Going through renowned graphic designer, Mirko Borsche’s portfolio is like when you decide to clear out your bedroom. Instead of an efficient tidy-up and throw-out, you spend hours pouring over every object, photo, book, handwritten note you own. The sheer volume of work Mirko has produced over the years is incredible, mostly because the standard is so high, I just hope some of his creativity seeps into my eyes while I view his work.
Each one of Mirko’s projects would been a visual treat for you all, but I’ve landed on his work for ZEIT Magazine and more specifically the covers he’s overseen, simply because I’ve never seen such an expanse of greatness in printed form.
All of today’s posts are focusing on the speakers at Here 2014, picking out a particular project to enjoy once again. You can follow the action live over on our @HereLondon Twitter feed.
- Graphic designer Cecilia Serafini uses typography with vibrant panache
- London-based Osheyi Adebayo references his childhood in his retro graphic design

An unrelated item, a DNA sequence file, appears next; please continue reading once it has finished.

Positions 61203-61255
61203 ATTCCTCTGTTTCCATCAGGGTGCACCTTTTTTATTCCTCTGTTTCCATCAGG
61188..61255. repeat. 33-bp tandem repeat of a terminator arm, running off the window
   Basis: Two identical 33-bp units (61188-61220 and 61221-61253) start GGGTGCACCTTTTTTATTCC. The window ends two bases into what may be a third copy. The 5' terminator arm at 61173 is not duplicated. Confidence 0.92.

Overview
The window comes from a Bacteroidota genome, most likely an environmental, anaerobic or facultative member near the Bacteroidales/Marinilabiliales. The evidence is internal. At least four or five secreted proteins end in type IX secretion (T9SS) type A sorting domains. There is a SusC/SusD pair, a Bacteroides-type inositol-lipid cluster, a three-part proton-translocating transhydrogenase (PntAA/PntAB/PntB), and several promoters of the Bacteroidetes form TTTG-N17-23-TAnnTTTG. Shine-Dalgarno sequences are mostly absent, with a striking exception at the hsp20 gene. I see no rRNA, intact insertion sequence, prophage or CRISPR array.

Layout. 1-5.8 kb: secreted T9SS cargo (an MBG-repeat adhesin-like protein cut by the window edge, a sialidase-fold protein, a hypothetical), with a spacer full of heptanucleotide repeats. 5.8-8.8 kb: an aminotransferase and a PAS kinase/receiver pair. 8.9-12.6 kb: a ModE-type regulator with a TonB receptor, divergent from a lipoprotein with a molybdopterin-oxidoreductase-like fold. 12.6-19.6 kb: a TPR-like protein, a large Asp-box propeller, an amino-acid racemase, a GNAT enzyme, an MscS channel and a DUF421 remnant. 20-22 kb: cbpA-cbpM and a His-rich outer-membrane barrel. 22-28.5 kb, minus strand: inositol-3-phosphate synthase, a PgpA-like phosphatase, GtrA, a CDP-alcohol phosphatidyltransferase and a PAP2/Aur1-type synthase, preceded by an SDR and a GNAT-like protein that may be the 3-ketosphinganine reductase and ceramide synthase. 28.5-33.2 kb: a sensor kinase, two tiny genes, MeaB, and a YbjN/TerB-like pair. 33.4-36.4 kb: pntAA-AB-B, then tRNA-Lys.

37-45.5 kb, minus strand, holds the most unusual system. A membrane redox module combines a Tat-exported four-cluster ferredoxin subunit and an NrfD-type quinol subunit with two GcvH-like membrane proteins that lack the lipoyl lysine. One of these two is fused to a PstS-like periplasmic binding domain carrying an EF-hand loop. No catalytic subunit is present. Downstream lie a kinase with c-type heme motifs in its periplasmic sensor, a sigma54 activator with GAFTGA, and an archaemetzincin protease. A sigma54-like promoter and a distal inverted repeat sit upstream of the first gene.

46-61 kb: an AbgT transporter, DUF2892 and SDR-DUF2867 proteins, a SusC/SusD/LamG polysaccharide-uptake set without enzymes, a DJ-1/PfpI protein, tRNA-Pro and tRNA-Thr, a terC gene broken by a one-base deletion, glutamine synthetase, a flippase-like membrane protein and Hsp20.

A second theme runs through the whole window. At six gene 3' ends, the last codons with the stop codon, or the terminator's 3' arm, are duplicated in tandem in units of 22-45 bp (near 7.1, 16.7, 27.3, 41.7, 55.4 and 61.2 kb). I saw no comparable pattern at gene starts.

- Tristan Pigott paints “real contemporaries” in upcoming solo exhibition, Juicy Bits
- “The great thing about this book is you don’t have to read it”: sculptor Wilfrid Wood on his favourite books
- The return of the hovering art director: Nejc Prah visualises a day in the life of four art directors
- Hippolyte Cupillard’s film follows the dreamlike ascent of a mountain climber
- The return of the hovering art director: we asked comic artist Nadine Redlich to peer inside agency life
- Photographer Carlota Guerrero depicts the female body as a canvas for Apartamento (NSFW)
- After Disney, Nickelodeon and Cartoon Network, Miranda Tacchia’s characters found life on Instagram
- How to go freelance: need-to-know advice from creatives who made it
- YouTube releases its first own-brand font, YouTube Sans, inspired by the play button
- Photographer Raymond Rojas captures the “magic” in Disneyland Paris